Biden, Georgia, Ukraine and war

July 21, 2009

Officially, U.S. Vice President Joe Biden is visiting Ukraine and Georgia this week to balance President Barack Obama’s warming relations with Russia and reassure Kiev and Tbilisi that Washington still supports their aspirations to join NATO (but in slow motion, please). Unofficially, his mission is to try to prevent another war in an unstable region that Russia regards as its backyard.

If that sounds over-dramatic, it’s not because hostilities look imminent in either country. Georgia is licking its wounds from last year’s August war over South Ossetia. Ukraine is mired in domestic power struggles ahead of a presidential election next January. And Moscow, while determined to reassert its influence in the former Soviet republics, has enough on its hands with the severe economic fallout from the financial crisis. A major Russian military exercise in the region was well flagged in advance and passed off without leaving raised troop levels or unusual military activity. 

The European Union monitoring mission deployed in Georgia after the conflict to build confidence reports that the situation on the boundaries of the Russian-backed breakaway regions of South Ossetia and Abkhazia is broadly calm, with regular talks and a hotline between the Russian command and the EU team used to defuse occasional incidents. The Georgian government has agreed with the EU to limit the activities of its army and police force in the area, while the Russians have replaced troops in South Ossetia with professional border guards. That reduces the risk of an incident over smuggling or stray cattle escalating into armed conflict. Georgia wants to involve the United States in the monitoring mission.

The EU has also diplomatically delayed the publication of a report it is compiling on the origins of the war until after next month’s first anniversary.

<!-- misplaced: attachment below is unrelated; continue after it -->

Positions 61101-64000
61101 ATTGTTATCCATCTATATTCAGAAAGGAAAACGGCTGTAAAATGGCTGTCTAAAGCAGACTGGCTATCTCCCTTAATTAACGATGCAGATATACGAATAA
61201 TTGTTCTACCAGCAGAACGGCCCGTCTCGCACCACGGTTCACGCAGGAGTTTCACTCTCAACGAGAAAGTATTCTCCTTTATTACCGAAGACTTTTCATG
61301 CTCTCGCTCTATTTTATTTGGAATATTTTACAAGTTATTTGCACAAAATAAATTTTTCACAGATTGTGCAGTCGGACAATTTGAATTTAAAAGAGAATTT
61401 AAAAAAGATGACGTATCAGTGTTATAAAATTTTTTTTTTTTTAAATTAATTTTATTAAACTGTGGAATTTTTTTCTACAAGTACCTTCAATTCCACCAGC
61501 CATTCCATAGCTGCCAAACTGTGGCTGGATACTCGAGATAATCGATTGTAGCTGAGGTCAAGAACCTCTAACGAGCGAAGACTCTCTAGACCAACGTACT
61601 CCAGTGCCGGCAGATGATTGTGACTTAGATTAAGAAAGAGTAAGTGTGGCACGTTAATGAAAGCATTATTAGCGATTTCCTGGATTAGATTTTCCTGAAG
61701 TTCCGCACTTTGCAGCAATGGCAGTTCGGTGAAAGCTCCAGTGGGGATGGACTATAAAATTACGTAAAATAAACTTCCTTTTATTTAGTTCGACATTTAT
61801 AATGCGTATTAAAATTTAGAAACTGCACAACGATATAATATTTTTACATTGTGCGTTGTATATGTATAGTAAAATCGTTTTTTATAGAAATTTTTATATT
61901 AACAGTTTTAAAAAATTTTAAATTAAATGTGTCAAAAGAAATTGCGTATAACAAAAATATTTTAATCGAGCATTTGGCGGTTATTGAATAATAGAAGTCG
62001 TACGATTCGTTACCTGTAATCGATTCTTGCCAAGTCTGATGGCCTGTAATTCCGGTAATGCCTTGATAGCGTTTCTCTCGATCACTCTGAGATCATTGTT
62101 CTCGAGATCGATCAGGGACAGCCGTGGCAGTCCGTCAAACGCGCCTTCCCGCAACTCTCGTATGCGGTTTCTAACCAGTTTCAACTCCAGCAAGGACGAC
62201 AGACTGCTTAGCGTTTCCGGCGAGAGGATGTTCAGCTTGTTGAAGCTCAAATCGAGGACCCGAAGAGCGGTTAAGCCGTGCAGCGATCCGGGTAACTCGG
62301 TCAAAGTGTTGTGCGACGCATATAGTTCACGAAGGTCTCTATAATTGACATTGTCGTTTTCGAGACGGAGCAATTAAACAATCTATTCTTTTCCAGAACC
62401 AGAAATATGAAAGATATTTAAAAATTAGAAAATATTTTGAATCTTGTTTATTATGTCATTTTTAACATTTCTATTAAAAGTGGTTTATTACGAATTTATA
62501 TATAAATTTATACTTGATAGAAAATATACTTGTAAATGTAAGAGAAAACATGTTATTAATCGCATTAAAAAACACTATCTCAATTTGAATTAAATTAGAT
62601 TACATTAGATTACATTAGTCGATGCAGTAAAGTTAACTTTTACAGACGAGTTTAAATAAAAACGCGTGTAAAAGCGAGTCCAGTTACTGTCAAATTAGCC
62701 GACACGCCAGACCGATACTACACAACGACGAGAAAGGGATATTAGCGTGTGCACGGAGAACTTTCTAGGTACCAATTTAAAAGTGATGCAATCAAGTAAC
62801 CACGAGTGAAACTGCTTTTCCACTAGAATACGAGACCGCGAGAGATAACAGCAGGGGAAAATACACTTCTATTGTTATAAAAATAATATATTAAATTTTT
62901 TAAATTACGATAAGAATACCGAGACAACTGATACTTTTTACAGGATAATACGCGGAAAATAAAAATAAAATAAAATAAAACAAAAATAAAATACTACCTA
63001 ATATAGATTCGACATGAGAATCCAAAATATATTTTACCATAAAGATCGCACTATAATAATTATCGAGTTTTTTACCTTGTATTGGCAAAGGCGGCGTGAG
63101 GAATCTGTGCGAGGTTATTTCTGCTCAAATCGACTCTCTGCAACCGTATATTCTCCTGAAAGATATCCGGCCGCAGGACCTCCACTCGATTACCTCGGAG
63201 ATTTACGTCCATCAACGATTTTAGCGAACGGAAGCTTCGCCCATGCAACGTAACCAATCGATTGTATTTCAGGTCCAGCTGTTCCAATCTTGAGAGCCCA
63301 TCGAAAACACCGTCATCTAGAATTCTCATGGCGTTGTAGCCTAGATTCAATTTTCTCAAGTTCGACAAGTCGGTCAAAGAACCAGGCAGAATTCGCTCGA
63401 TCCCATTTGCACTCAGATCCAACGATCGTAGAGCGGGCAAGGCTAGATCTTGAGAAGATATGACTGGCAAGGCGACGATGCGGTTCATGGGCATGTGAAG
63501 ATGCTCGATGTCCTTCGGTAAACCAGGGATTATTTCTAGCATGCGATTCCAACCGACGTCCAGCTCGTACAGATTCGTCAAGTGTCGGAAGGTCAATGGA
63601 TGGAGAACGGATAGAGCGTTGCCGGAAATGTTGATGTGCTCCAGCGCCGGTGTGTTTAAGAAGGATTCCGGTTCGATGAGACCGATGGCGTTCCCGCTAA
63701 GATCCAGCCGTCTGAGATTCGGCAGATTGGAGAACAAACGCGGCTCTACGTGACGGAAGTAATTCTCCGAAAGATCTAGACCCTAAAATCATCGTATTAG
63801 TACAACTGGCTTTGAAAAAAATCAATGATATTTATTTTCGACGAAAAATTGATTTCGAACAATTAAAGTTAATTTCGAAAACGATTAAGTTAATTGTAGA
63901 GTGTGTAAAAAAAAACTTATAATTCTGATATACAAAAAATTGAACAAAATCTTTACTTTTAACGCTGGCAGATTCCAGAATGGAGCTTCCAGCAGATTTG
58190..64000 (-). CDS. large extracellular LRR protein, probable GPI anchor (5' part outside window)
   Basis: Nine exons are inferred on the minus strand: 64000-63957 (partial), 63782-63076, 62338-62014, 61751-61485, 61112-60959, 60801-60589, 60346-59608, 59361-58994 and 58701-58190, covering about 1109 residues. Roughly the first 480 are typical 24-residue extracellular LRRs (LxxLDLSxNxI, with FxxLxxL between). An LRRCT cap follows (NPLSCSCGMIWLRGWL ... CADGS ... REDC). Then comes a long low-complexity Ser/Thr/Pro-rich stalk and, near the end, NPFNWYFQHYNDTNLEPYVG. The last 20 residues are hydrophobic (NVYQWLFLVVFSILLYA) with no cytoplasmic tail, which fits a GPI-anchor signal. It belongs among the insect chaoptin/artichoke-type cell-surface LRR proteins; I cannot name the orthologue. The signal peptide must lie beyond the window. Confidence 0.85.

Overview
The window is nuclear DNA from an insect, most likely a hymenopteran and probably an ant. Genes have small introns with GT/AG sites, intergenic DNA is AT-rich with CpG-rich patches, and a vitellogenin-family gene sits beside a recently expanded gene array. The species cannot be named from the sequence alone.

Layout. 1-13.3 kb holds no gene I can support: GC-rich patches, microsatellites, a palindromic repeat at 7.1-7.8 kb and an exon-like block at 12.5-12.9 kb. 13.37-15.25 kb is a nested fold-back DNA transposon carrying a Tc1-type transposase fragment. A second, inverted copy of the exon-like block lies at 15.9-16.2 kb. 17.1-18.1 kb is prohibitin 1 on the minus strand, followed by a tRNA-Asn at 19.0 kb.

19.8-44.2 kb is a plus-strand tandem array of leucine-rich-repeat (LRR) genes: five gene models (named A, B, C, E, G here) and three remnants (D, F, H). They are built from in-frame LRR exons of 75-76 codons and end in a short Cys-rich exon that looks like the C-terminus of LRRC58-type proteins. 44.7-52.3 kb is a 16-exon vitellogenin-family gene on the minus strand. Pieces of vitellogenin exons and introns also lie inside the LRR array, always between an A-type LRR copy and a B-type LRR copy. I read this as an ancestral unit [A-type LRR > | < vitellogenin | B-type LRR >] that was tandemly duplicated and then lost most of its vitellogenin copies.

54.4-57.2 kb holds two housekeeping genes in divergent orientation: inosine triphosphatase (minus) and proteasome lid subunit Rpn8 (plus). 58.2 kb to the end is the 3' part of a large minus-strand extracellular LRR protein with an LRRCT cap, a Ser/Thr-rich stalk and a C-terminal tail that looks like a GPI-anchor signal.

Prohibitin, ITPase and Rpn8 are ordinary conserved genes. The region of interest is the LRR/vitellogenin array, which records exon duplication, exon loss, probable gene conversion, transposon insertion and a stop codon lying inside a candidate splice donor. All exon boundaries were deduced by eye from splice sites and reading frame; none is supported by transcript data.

However, both Moscow and Tbilisi consider there is unfinished business. Russian Prime Minister Vladimir Putin does not hide his desire to get rid of Georgian President Mikheil Saakashvili and reverse the “Rose Revolution” in Georgia and the “Orange Revolution” in Ukraine that overthrew post-Soviet rulers more pliant towards the Kremlin. Saakashvili is not resigned to the loss of South Ossetia and Abkhazia, nor to an indefinite wait for NATO membership. In Ukraine, there is the slow-burning fuse of a 2017 deadline for the closure of Russia’s main Black Sea naval base in the Crimea, and the status of the Russian-speaking majority in that region, some of whom have been given Russian passports. And there are frequent disputes over Russian gas supplies.

Biden, a forthright but seasoned foreign policy specialist, has a delicate task to calibrate his public and private messages in Kiev and Tbilisi. The Obama administration has put the explosive issue of Ukrainian and Georgian NATO membership on the back-burner, recognising that it is a red rag to Russia and deeply divisive in the alliance (as well as in Ukraine). Washington neo-conservatives view this as appeasement, but it is common sense. 

Biden needs to  reaffirm the West’s commitment to the territorial integrity and political support for democracy in both countries, while privately urging Saakashvili to focus on democratic governance reforms at home (which the president anticipated in a broadcast on Monday) and avoid provocations with the Russians. The Vice President needs to privately tell Ukraine’s divided leaders that their feuding and failure to tackle corruption are doing more to destroy their country’s prospects than any Kremlin-backed destabilisation.

That leaves some hard strategic questions unanswered. What would Washington do if an incident in Abkhazia or South Ossetia rekindled armed conflict between Russia and Georgia? How would the United States and the EU respond if unrest erupted in another potential flashpoint, such as Moldova, after a fiercely contested parliament election on July 29? What could the West do if Russia stepped up issuing passports to Russian-speakers in Crimea?

The Obama administration may have chosen to emphasise common ground and mutual interests such as nuclear arms control in improving relations with Russia, but the contest over what Moscow calls its “near abroad” is far from over.


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